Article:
The UK’s economy begins 2022 on shifting sands as Omicron causes COVID-19 infections to hit record highs, while slowing the outlook for growth over the course of the next 12 months.
The latest coronavirus variant slowed the pace of economic growth at the end of 2021, with businesses in the hospitality, leisure and retail sectors suffering from reduced footfall during their busiest trading periods of the calendar year.
Household finances are also coming under mounting pressure as inflation, as measured by the Consumer Prices Index (CPI), continues to push up the costs of living. Rising fuel and energy costs fuelled these costs jumping 5.1% in the 12 months to November 2021 – the highest rate for a decade.
Policymakers at the Bank of England responded by raising the base rate of interest from a record low of 0.1% to 0.25% just before Christmas 2021, although this will make little difference when it comes to inflation increasing further over the course of 2022.
Since the emergence of the Omicron variant, economic activity has slumped, as high infection rates dented consumer confidence.
The retail, leisure and hospitality sectors were particularly affected, as bookings nosedived and consumers shopped online in what’s usually a strong festive trading period for businesses in these sectors.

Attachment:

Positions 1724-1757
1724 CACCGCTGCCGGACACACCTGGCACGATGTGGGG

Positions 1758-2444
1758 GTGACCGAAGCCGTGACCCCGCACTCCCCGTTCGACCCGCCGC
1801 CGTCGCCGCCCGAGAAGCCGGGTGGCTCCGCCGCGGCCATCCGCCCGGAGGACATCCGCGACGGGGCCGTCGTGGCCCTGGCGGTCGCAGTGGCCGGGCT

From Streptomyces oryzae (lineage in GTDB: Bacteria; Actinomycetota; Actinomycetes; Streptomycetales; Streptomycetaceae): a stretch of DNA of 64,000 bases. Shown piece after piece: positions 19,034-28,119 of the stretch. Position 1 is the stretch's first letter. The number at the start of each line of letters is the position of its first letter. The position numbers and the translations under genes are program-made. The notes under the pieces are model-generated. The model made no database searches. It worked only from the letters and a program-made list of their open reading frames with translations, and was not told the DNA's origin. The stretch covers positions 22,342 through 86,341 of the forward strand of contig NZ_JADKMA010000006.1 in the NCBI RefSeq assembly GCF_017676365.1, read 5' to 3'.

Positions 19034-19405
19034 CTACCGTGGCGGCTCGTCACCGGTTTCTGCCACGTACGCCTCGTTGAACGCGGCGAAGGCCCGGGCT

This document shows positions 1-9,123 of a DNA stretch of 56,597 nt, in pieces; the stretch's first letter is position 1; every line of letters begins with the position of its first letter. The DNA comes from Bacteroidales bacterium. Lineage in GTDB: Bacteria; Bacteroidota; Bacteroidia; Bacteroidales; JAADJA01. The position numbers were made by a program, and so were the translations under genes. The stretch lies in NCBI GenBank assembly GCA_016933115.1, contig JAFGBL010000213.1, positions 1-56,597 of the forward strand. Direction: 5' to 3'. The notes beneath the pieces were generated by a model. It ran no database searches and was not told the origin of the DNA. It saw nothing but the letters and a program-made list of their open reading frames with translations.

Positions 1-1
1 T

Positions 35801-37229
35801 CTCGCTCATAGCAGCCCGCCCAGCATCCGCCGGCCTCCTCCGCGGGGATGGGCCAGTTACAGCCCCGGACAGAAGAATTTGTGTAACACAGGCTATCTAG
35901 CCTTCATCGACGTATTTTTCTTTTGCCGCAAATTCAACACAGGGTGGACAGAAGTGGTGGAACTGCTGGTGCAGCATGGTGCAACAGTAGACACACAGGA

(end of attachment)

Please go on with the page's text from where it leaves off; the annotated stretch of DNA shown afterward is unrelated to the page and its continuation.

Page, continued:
That said, UK GDP is almost back to its pre-pandemic peak. In October 2021, the Office for National Statistics predicted the economy was just 0.5% below its February 2020 level.
With the CPI’s rate of inflation at 5.1% at the end of 2021, it far outstrips the Monetary Policy Committee’s long-term target rate of 2%. As such, the first of several incremental interest rates increases is already in play.
The Bank of England’s current projections expect inflation to hover around 5% for the majority of winter, before peaking at around 6% in April 2022. It should, however, fall back in the second half of the year.
Intense pressure is forecast in April, when energy regulator Ofgem lifts its price cap on household gas and electricity bills. This could result in domestic prices soaring by 50%, according to industry experts.
Year of the squeeze?
Alongside high rates of inflation, there are fears that stalling wage growth and the increases to National Insurance contributions (NICs) and dividends tax rates could make 2022 the “year of the squeeze”.
Both NICs and dividends tax rates will increase by 1.25% from April 2022 to fund the development of the new health-and-social-care levy, which is due to kick in from April 2023.
On New Year’s Eve, the Resolution Foundation warned that these factors are creating the perfect storm for many low-income households going into the new calendar year.
Hear it from the horse’s mouth
On Tuesday 11 January, we will be hosting a webinar with the Bank of England’s Rob Elder, in which we will discuss the impacts of COVID-19 on the UK economy.